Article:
Overlooked this week in the focus on Brittany Higgins and the implosion of the news media bargaining code was how deeply and bitterly divided the Coalition is. Morrison was forced into the humiliating position of withdrawing a key bill — his legislation to push the Clean Energy Finance Corporation into funding gas projects — because his own backbenchers, led by former cabinet ministers Barnaby Joyce and Matt Canavan, intended to make it a vehicle for government funding of coal-fired power stations.”
“Hours before the one-year anniversary of the murder of Hannah Clarke and her three children, Facebook disabled the charity Facebook page Small Steps 4 Hannah.
The social media giant’s ban on Australian news content has also suspended pages for Indigenous, domestic violence, homelessness and health services, along with charities and emergency information pages including the Bureau of Meteorology.
Some of these have been reinstated after an outcry, but Facebook has been slammed for limiting access to emergency information both in the middle of a pandemic and in the middle of severe weather in Queensland.”
“News Corp may have said nothing explicit to Scott Morrison’s government but it didn’t need to; it’s been campaigning against tech/social media on its front pages for years. This global historical moment in tech v old media — the producers of Succession must be furiously rewriting episode nine of the coming season as we speak — has come about in Australia because we’re the ‘weak link’ in the sham idea of a free press and democracy. We’re a Murdochracy, bought and sold, especially, but not only, when the Coalition is in power.”
READ ALL ABOUT IT
Call her Ms Higgins: the PM’s over-familiarity is revealing — Jacqueline Maley (The Sydney Morning Herald): “It may not have been deliberate, but the persistent use of Higgins’ first name, and Morrison’s comments about consulting his wife Jenny on how to handle the alleged rape, all gave the impression that this was a matter to do with Women’s Feelings. Women’s Feelings is a private emotional realm, tricky to navigate and best left to the ladies. It has little to do with male leaders, and nothing to do with important matters of state.”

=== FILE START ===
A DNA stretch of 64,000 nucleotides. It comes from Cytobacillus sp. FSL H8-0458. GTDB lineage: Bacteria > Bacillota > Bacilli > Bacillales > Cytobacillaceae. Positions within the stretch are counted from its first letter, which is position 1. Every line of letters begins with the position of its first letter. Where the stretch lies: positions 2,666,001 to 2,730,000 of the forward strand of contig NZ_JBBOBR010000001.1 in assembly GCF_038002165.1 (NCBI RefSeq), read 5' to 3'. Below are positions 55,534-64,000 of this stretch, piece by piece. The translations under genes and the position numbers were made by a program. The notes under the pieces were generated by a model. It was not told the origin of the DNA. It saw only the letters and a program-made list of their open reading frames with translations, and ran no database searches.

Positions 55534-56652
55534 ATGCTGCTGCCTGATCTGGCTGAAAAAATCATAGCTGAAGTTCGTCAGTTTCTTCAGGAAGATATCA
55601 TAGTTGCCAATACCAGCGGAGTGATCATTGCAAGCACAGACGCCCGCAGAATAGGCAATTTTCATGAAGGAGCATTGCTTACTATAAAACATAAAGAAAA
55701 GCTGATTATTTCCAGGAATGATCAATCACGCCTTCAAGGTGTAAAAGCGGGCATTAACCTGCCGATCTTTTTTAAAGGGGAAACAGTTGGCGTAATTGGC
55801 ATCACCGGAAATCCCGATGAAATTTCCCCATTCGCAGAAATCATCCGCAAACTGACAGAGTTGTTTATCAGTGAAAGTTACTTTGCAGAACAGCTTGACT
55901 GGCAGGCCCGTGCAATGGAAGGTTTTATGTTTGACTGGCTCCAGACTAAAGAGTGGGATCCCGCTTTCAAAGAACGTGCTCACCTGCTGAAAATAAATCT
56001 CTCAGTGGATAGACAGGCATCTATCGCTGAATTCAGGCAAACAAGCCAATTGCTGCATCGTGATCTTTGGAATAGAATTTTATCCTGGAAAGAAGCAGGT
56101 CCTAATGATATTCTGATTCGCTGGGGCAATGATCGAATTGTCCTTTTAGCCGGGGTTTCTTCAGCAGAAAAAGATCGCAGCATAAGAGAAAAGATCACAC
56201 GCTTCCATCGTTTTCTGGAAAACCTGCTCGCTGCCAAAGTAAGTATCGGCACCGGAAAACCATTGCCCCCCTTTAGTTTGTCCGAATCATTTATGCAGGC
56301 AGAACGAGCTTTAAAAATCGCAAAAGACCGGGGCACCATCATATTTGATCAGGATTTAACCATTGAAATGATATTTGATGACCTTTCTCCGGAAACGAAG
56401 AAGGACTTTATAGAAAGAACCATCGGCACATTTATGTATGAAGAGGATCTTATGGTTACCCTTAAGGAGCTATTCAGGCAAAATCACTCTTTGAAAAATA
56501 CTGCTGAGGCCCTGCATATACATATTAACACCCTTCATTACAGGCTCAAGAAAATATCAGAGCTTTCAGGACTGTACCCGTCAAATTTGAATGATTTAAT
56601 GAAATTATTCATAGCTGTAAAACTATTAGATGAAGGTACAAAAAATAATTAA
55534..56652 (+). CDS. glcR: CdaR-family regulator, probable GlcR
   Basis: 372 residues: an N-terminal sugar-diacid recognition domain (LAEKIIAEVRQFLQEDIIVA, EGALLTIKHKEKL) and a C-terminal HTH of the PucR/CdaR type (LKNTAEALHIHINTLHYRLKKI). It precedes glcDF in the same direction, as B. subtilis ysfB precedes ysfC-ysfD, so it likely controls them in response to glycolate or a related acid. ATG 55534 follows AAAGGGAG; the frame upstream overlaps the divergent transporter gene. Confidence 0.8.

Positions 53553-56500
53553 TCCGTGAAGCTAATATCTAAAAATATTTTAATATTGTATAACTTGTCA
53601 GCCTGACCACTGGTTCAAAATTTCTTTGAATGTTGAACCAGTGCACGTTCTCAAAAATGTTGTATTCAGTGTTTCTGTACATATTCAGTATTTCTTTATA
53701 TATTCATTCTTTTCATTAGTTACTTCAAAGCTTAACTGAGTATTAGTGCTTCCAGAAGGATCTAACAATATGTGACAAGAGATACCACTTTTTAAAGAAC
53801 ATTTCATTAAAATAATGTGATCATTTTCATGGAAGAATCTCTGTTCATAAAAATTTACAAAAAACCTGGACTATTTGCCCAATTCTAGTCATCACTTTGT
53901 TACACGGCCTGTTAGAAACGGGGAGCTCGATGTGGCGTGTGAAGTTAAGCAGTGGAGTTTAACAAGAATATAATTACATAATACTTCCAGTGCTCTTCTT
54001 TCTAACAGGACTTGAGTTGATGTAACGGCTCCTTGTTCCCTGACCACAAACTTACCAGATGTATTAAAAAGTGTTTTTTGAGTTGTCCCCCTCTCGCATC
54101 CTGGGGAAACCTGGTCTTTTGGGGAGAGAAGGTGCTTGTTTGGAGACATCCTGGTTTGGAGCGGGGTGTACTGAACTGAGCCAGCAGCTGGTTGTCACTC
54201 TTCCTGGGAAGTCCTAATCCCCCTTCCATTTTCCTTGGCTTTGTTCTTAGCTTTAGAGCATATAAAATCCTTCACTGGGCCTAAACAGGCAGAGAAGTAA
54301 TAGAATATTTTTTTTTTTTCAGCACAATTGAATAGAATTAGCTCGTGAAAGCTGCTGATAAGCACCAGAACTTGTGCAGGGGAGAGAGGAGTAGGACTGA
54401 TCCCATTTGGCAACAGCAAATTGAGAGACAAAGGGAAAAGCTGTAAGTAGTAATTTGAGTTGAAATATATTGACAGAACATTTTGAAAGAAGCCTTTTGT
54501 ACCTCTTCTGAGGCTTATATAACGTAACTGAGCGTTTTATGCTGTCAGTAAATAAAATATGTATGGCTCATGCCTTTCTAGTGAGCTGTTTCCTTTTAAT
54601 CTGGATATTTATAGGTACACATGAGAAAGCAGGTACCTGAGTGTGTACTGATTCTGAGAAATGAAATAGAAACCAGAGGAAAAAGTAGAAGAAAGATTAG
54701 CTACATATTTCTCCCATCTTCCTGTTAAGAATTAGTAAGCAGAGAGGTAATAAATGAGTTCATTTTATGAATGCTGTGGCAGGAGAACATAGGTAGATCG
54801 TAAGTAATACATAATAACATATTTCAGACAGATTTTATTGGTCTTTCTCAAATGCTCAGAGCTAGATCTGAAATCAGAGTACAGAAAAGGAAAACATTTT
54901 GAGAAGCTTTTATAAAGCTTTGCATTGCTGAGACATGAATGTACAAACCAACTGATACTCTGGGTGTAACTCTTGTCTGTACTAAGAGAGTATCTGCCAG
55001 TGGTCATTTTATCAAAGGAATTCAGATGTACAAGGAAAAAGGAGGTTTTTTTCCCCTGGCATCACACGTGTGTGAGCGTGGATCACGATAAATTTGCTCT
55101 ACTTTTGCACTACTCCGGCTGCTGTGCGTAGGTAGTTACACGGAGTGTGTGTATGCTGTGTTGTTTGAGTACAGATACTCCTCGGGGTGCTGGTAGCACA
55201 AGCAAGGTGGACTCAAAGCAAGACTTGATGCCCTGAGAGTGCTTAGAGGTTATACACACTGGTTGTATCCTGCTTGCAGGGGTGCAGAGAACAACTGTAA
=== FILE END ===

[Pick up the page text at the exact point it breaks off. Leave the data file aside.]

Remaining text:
National security at risk without unity on threat preparation — Jim Molan (The Australian): “Civil defence must come back onto the agenda. Long-range missiles and the prospect of nuclear confrontations demand this. We also need a way to review our national security enterprise, and keep that view up to date. These last points collectively add up to the need for an office of national security. This office should be a statutory organisation sitting outside government, but responsive to all. Much like the Office of National Intelligence, this policy counterpart could co-ordinate all levels of government, develop appropriate policies for action and assess achievement.”
Australia’s recovery appears to be going well, but it’s still very weird out there — Greg Jericho (The Guardian): “In this whacky state of affairs we live in, where lockdowns can happen mid-way through tennis matches, and where travelling to and from various states and locales can stop and start with next to no warning at times, it is little wonder that the economy seems rather discombobulated. The good news is things are improving. The bad news is we’re still in an employment recession.”